Determining a Marketing Budget for a Small BusinessDB4DgFkLsa
Having worked in the finance side of the hotel business for a Fortune 500 company, I know just how costly various marketing techniques can be and how quickly they can eat into an operating budget. At the same time, however, now that I work for myself, I have seen the other side of things and realize how hard it can be to market on a shoestring budget.
For many smaller operations, the marketing budget often operates on a miniscule budget, and there is little leeway for mistakes along the way. Therefore, it can behoove a small business immensely to have a well thought-out budget before pouring money into various marketing tactics and techniques that could quickly absorb your investment.
Proceed With Caution: Start With A Low Budget
Starting out with your small business marketing budget can be a tough balancing act. It’s kind of a “chicken or the egg” scenario. To market your business, you have to earn money, but to earn money, you’ll likely have to market your business.
As you begin to build your budget, there will probably be many variables and unknowns, and while you’ll want to get your business’s name out there, it’s important to proceed with caution. Putting all your eggs in one basket and dumping the majority of your marketing budget into certain marketing techniques and strategies without knowing exactly how they will play out over time can eat up your budget before you really know what has happened. And if there is little or no past marketing data to which you can compare your successes and failures, moving ahead with carefully planned precision can help protect the little money you have to put toward your marketing strategies.
Tracking Is Key: Go Back And Analyze How You Spent Your Money
Being careful with your marketing budget might not do much good, however, if you don’t know which techniques and tactics are paying off and how. Knowing how much you’ve spent, on what, and where, as well as what the results have been, can help you determine the return on your various marketing investments. Utilizing customer comment cards, surveys and similar feedback can help you collect a database of information to guide you in making future decisions when it comes to how and where to modify your marketing. That way, you can make better use of your marketing allowance.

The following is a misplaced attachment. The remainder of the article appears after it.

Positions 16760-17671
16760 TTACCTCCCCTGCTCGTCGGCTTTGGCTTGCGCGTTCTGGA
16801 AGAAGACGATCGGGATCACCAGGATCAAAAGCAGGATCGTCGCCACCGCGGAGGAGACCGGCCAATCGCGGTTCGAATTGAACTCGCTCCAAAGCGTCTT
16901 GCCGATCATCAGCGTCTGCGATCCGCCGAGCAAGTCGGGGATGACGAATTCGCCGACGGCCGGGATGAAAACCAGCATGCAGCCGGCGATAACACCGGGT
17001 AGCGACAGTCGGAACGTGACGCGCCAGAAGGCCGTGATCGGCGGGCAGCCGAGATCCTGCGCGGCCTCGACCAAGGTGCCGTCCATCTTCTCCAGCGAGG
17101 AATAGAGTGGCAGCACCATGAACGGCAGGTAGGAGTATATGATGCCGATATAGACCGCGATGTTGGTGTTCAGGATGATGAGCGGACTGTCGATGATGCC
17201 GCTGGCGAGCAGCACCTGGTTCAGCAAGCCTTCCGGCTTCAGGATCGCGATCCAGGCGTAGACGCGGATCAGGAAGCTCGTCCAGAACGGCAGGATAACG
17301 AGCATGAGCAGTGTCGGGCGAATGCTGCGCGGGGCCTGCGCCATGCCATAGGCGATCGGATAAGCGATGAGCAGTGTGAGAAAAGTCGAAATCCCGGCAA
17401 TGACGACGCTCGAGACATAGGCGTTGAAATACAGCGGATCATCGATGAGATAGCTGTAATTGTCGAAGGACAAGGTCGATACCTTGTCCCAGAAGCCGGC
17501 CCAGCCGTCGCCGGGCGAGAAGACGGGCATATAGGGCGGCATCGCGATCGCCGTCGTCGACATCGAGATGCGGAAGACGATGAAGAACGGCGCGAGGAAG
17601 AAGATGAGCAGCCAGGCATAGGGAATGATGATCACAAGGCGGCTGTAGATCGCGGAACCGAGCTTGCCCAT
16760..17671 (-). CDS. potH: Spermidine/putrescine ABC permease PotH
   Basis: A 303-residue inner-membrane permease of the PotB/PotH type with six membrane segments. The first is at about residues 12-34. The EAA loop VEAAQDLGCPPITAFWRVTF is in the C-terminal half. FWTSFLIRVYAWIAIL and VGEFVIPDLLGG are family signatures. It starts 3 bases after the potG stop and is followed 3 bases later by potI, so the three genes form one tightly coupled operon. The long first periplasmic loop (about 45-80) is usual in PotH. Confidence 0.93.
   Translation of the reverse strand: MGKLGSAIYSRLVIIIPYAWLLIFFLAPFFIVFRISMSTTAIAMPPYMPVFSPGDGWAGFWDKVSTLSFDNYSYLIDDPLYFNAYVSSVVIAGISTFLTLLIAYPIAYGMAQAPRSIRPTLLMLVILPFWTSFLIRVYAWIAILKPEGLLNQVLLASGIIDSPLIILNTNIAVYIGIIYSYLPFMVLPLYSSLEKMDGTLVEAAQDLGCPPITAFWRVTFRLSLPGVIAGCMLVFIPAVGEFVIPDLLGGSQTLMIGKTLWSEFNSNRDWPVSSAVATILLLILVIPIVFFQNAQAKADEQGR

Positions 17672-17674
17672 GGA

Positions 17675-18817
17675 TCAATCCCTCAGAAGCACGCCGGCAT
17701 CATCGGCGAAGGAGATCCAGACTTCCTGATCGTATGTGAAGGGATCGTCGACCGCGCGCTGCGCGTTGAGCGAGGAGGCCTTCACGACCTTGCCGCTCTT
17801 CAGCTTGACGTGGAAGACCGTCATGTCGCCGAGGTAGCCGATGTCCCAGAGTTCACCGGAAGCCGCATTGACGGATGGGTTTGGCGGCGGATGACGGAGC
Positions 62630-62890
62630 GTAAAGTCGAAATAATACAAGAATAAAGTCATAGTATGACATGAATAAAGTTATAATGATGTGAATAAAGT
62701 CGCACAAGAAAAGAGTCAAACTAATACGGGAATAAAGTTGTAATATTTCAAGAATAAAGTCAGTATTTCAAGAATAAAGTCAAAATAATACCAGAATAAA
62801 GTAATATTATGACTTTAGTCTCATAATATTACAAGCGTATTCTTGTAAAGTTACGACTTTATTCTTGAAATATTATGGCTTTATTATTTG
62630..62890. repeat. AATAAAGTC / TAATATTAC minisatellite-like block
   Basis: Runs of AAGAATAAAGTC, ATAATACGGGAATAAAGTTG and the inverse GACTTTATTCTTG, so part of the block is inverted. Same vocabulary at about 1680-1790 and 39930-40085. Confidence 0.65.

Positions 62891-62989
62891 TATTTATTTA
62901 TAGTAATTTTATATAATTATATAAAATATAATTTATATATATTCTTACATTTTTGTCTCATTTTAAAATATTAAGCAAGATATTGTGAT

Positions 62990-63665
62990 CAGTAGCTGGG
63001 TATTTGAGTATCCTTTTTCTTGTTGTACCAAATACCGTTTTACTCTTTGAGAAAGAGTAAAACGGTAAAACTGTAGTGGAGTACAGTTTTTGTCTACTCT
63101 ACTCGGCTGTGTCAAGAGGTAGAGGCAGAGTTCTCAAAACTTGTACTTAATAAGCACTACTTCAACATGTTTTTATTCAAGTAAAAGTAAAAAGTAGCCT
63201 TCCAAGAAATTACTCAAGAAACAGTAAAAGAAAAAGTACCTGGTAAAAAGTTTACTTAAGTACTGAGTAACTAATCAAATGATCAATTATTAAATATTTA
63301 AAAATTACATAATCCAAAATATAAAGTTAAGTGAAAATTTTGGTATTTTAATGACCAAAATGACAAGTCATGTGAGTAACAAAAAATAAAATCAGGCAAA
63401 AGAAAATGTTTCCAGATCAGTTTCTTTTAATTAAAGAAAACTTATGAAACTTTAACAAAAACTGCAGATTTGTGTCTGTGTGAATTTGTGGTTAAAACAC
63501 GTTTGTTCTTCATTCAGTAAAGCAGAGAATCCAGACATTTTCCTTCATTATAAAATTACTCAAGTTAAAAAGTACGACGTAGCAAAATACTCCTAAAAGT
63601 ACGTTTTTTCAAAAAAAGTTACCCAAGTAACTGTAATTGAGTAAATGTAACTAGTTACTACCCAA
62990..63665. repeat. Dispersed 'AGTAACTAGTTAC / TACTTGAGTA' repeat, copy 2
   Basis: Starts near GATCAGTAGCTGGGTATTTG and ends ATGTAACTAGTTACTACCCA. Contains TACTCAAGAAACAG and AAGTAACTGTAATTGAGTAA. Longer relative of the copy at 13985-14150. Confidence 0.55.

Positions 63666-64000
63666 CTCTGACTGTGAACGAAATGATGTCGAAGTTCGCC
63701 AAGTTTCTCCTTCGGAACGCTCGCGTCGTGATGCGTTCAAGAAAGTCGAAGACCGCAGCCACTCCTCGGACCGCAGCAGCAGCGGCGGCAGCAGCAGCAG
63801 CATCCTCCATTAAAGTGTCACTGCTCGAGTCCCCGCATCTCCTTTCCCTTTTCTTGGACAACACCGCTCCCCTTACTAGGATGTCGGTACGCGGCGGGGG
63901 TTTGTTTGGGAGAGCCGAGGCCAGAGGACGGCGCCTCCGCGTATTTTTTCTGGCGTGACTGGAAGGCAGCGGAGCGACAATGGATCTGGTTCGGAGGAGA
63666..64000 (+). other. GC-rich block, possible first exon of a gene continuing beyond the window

In the hotel business, we utilized various guest comment cards and surveys to gain valuable customer feedback and determine where we needed to make adjustments in our marketing and service strategies.
Internal Analysis Of A Company Can Help Adjust The Budget As Needed
It’s not likely you’ll hit the nail square on the head in your first year or two of your marketing budget. Year over year, or even month over month, you may find that your budget will need drastic adjustments to allow for movement and changes in your business plan or the market itself. Almost every marketing budget ebbs and flows with the times and tribulations of the economy and its particular market or market niche. Having an open mind and being able to roll with the punches can help you keep your budget on track.
Cutting Losses: Know When To Quit
With a small business, you probably won’t have the wiggle room in your budget that a major corporation would. Therefore, it can be critical to the health of your budget that you realize when it’s time to cut losses. It can be important to give a marketing strategy time to work, but waiting too long before nixing a particular strategy can end up eating up valuable funds that could be applied more efficiently and effectively elsewhere.
Marketing Isn’t a One and Done Process
With most businesses, you can’t just stick with one or two marketing methods and be done with it. With the constantly changing business world in which most of us now work, it can be critical to the effectiveness of your marketing plan and budget that you follow up with and assess your marketing progress.
Part of this might include thinking creatively and working outside the box from time to time. Not every marketing strategy must come out of your marketing budget. With the proliferation of Internet and social networking sites, many great marketing options may have major success with little or no cost. Trade outs with other businesses for free advertising, or even linking up with other websites or competitors could give your budget a breather while increasing revenue and market share.